I tear up every time I think about what I saw when driving through my home town this past weekend. My family was right when they told me that the pictures don't do it justice. It's hard to believe that wind can cause so much destruction. My mind has been plagued with worrisome thoughts like:
What would we do if such a storm were coming toward my house?
Where would I hide my kids?
My next house needs to have a better "safe place."
It's also easy for me to start thinking about the technicalities of clean-up:
Where to even begin? Someone needs to organize this thing city-wide.
Seems like FEMA is almost more trouble than its worth.
I wish I could help!
But, after hours of mental turmoil, my mind goes back to the content of a Piper article written after the tsunami of 2004. I think it's pretty fitting for us. May we not miss the lesson in the storm.
Every deadly calamity is a merciful call from God for the living to repent. 'Weep with those who weep,' the Bible says. Yes, but let us also weep for our own rebellion against the living God. Lesson one: weep for the dead. Lesson two: weep for yourselves.
Every deadly calamity is a merciful call from God for the living to repent. That was Jesus’ stunning statement to those who brought him news of calamity. The tower of Siloam had fallen, and 18 people were crushed. What about this, Jesus? they asked. He answered, “Do you think that they were worse offenders than all the others who lived in Jerusalem? No, I tell you; but unless you repent, you will all likewise perish” (Luke 13:4-5).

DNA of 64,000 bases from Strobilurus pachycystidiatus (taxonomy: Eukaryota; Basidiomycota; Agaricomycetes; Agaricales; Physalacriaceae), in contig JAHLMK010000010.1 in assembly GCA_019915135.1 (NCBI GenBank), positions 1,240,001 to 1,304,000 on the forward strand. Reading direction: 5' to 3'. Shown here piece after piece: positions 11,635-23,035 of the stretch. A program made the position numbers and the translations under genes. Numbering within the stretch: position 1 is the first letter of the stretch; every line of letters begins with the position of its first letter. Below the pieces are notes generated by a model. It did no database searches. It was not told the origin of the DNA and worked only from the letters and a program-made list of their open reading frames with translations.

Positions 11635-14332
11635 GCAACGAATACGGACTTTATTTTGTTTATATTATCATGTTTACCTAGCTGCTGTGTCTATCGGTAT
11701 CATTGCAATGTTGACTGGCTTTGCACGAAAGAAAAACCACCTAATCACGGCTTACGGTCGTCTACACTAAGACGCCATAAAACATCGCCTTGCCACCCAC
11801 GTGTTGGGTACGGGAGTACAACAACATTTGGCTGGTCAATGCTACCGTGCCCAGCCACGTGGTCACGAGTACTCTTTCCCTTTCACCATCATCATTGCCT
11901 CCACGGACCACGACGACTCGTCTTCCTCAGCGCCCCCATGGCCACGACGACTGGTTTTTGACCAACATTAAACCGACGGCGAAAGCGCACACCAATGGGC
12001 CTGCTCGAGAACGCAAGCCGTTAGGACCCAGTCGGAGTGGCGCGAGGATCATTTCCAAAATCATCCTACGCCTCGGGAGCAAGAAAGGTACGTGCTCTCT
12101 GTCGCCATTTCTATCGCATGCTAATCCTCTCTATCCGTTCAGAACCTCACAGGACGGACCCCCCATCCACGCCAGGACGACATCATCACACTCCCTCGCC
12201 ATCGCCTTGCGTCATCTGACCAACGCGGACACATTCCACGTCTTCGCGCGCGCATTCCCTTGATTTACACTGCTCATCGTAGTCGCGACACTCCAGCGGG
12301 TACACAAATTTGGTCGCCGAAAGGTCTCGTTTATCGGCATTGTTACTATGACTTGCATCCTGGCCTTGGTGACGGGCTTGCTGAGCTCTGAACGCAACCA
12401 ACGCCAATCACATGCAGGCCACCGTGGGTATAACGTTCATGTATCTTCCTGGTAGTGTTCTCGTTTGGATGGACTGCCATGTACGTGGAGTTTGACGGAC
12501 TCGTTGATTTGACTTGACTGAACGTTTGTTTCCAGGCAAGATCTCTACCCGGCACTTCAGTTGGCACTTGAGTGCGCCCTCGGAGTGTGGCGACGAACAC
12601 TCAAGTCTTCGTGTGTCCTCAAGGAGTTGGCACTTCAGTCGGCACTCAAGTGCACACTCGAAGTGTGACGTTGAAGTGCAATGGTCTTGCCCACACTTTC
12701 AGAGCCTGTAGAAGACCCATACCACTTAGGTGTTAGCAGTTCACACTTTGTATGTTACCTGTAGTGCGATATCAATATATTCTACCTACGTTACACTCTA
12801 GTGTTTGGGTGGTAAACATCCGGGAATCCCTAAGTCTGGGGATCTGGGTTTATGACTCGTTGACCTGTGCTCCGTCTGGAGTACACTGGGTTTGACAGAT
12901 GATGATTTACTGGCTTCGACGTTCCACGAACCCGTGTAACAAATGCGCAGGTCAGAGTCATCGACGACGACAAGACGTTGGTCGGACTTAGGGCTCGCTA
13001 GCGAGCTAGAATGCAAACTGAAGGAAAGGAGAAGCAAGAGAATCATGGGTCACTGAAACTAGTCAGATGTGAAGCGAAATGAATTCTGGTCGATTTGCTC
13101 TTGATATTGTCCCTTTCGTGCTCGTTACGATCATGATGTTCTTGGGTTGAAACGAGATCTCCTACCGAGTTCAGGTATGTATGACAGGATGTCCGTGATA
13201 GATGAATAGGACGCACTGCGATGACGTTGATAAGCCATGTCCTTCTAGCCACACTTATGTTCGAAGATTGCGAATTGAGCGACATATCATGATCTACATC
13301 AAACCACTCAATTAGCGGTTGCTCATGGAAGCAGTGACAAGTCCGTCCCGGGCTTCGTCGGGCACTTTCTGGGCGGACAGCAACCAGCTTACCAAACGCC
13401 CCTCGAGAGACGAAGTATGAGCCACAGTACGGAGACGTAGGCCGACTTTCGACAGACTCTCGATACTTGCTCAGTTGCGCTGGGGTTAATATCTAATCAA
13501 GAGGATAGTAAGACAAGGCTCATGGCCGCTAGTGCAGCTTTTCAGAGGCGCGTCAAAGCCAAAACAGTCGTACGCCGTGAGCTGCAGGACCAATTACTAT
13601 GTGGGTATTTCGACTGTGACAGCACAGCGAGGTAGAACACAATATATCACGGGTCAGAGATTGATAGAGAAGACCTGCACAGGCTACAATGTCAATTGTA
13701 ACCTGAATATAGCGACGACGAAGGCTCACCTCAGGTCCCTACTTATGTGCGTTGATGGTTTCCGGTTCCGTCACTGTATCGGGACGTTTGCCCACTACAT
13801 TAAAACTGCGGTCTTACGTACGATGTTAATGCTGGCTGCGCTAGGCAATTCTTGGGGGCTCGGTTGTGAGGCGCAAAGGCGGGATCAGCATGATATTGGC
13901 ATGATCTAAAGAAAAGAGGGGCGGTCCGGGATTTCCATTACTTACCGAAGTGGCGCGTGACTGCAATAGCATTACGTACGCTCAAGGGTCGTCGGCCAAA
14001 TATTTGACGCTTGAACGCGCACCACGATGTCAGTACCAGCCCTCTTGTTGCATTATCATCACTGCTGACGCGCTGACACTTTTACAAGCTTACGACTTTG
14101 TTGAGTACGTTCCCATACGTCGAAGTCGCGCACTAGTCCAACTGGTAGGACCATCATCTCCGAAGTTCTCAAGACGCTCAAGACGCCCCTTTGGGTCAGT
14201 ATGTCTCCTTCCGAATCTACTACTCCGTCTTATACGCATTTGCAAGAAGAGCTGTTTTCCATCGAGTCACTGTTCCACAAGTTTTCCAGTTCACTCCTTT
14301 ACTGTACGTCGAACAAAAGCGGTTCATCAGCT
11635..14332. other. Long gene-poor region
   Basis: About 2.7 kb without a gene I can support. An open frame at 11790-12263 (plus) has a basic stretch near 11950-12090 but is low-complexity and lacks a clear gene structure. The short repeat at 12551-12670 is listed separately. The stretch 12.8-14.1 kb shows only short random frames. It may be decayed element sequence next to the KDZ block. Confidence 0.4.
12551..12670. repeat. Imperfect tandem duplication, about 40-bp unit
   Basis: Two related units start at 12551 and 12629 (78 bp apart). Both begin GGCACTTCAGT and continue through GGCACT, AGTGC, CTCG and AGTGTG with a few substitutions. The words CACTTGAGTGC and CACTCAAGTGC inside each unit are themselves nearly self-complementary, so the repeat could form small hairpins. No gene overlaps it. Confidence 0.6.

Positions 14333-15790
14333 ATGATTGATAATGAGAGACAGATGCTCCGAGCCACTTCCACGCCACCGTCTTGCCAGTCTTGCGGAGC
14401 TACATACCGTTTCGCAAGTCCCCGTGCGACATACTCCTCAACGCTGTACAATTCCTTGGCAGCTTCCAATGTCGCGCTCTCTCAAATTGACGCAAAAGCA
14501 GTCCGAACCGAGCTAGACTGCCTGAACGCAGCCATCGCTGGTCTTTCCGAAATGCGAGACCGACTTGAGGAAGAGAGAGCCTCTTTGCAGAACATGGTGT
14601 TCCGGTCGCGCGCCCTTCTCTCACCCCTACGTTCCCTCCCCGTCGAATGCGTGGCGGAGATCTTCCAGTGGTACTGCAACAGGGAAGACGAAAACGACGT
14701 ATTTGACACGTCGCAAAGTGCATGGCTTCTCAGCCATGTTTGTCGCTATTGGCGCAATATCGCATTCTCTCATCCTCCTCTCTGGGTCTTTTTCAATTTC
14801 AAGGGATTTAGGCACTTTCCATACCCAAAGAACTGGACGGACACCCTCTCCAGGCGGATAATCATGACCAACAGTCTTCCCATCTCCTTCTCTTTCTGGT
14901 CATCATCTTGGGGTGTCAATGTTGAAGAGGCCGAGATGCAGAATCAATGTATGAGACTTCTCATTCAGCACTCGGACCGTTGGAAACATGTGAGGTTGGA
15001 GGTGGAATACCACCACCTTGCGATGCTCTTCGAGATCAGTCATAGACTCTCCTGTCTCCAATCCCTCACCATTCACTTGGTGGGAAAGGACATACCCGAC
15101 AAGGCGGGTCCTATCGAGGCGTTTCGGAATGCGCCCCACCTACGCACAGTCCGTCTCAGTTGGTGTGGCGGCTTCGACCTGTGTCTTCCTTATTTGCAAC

The point of every deadly calamity is this: Repent. Let our hearts be broken that God means so little to us. Grieve that he is a whipping boy to be blamed for pain, but not praised for pleasure. Lament that he makes headlines only when man mocks his power, but no headlines for ten thousand days of wrath withheld. Let us rend our hearts that we love life more than we love Jesus Christ. Let us cast ourselves on the mercy of our Maker. He offers it through the death and resurrection of his Son.
This is the point of all pleasure and all pain. Pleasure says: “God is like this, only better; don’t make an idol out of me. I only point to him.” Pain says: “What sin deserves is like this, only worse; don’t take offense at me. I am a merciful warning.”